But, contrary to claims made during the debate, apartment owners and their trade associations aren't necessary opposed to such governmental smoking bans, since it creates a "level playing field" where everyone is equal, can save large amounts of money, removes pressure - and sometimes even law suits - over bans in specific situations, has growing support, and probably is the wave of the future, says public interest law professor John Banzhaf, who helped start the movement, and who has played a major role in the bans.
An a recent example of an apartment smoking ban, Huntington Park, CA, has banned any smoking inside private apartment units. The action was supported by a realty property management company, and by the Apartment Association of Southern California, which said that “landlords will benefit from the ban as they will not have to spend as much getting a unit ready for a new tenant if they don't have to get the smoke odor out of draperies, stuffed furniture and carpets,” adding that “it’s impossible to handle drifting smoke.” http://wavenewspapers.com/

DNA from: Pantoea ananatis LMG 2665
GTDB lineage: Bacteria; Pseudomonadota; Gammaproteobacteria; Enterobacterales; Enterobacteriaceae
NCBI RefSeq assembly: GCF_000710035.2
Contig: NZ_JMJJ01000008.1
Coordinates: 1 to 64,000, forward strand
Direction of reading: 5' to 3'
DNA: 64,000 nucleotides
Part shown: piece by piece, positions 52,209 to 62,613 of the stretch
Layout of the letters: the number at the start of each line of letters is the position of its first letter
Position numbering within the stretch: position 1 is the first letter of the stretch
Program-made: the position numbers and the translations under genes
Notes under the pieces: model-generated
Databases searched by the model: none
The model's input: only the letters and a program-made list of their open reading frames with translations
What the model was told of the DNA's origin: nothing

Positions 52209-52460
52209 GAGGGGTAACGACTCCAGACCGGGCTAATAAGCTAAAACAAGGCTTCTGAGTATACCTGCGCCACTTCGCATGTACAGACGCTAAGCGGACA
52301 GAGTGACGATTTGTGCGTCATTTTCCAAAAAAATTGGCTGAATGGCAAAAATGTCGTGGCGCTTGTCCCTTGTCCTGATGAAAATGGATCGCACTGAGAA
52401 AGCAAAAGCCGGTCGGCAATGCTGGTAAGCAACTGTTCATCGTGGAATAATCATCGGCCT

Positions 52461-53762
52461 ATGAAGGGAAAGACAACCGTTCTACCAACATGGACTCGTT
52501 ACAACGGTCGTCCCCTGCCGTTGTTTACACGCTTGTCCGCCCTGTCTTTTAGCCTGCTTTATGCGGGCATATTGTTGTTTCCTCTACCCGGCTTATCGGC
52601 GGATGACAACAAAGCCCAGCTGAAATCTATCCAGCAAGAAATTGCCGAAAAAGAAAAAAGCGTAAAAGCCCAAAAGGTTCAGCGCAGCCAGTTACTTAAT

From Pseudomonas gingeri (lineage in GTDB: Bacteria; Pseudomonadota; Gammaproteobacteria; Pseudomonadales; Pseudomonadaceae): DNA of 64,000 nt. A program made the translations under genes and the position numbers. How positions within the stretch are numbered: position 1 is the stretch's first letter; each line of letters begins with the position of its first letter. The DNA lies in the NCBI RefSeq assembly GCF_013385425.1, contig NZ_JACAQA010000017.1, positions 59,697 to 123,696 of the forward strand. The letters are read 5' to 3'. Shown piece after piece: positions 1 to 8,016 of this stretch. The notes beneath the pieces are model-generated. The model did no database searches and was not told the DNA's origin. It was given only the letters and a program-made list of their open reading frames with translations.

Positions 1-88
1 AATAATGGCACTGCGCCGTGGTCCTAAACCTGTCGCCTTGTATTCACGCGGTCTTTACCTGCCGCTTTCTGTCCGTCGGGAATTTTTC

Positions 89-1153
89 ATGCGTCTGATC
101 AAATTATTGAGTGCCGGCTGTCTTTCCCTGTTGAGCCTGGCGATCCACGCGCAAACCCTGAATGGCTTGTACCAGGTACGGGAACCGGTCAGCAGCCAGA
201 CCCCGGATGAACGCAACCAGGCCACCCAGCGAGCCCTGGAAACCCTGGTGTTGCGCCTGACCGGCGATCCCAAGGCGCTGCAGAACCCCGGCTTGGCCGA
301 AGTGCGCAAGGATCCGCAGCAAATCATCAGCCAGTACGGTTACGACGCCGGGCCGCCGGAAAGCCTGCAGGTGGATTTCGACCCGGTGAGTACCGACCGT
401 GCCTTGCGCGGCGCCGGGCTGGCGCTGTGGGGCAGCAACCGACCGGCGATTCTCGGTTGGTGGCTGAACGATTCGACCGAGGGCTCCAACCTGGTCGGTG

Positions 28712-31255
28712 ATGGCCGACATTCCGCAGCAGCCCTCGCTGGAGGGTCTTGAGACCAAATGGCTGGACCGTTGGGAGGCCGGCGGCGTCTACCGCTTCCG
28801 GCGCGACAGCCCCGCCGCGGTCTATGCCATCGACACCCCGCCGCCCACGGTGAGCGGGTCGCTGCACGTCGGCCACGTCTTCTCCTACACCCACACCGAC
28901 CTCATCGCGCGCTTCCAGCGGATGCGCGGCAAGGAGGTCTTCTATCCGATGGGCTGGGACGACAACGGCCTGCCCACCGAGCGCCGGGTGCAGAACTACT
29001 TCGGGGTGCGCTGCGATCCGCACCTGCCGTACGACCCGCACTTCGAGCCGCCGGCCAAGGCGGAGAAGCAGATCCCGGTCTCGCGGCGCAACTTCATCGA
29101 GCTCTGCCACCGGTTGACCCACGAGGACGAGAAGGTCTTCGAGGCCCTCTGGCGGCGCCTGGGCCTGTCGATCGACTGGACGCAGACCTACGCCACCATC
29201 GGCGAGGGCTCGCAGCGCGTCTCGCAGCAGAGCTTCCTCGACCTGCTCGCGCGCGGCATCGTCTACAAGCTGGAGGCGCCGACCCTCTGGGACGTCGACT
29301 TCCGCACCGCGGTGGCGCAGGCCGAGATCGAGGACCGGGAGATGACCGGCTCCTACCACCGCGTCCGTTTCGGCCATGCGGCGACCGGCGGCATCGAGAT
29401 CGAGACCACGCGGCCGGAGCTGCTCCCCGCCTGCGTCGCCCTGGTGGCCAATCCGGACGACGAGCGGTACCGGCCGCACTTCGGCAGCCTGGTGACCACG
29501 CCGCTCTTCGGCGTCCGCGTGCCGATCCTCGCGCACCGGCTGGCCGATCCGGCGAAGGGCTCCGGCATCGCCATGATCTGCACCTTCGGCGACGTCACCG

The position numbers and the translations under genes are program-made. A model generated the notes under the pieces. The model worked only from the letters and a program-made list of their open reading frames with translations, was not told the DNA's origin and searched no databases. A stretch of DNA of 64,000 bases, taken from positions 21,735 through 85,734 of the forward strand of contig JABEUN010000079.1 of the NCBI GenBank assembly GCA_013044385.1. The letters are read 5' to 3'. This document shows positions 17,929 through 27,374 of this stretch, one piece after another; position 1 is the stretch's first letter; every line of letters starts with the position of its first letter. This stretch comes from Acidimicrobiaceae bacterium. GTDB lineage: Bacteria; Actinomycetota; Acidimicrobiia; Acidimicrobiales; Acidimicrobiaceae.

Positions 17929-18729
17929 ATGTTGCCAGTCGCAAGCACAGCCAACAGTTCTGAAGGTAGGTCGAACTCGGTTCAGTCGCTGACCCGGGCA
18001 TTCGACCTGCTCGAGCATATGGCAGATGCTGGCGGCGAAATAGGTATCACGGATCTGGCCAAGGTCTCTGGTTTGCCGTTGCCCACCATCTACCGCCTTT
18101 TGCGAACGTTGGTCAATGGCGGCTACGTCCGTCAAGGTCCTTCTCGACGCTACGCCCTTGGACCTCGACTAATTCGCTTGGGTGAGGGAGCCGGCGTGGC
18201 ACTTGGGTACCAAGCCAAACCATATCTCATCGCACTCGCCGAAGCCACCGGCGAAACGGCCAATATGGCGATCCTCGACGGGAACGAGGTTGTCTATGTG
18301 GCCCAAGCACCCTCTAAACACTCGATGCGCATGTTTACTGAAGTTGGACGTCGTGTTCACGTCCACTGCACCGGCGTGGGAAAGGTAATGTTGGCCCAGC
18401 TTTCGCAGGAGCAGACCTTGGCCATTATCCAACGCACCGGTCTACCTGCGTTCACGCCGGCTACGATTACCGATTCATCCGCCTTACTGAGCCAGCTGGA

Indeed, as the Apartment Association of Southern California notes: "Huntington Park will join a growing number of cities to establish no smoking laws in Southern California including Compton, Baldwin Park, Glendale, Pasadena and Calabasas. These cities do not require the landlords to be the Smoking Police; rather, the tenants in all cases hold each other accountable with citations/tickets written by the police or code enforcement directly to the transgressor. It is estimated that owners spend more than $4800 in cleaning costs when turning over an apartment from smoking tenants to a new tenancy." http://www.apt-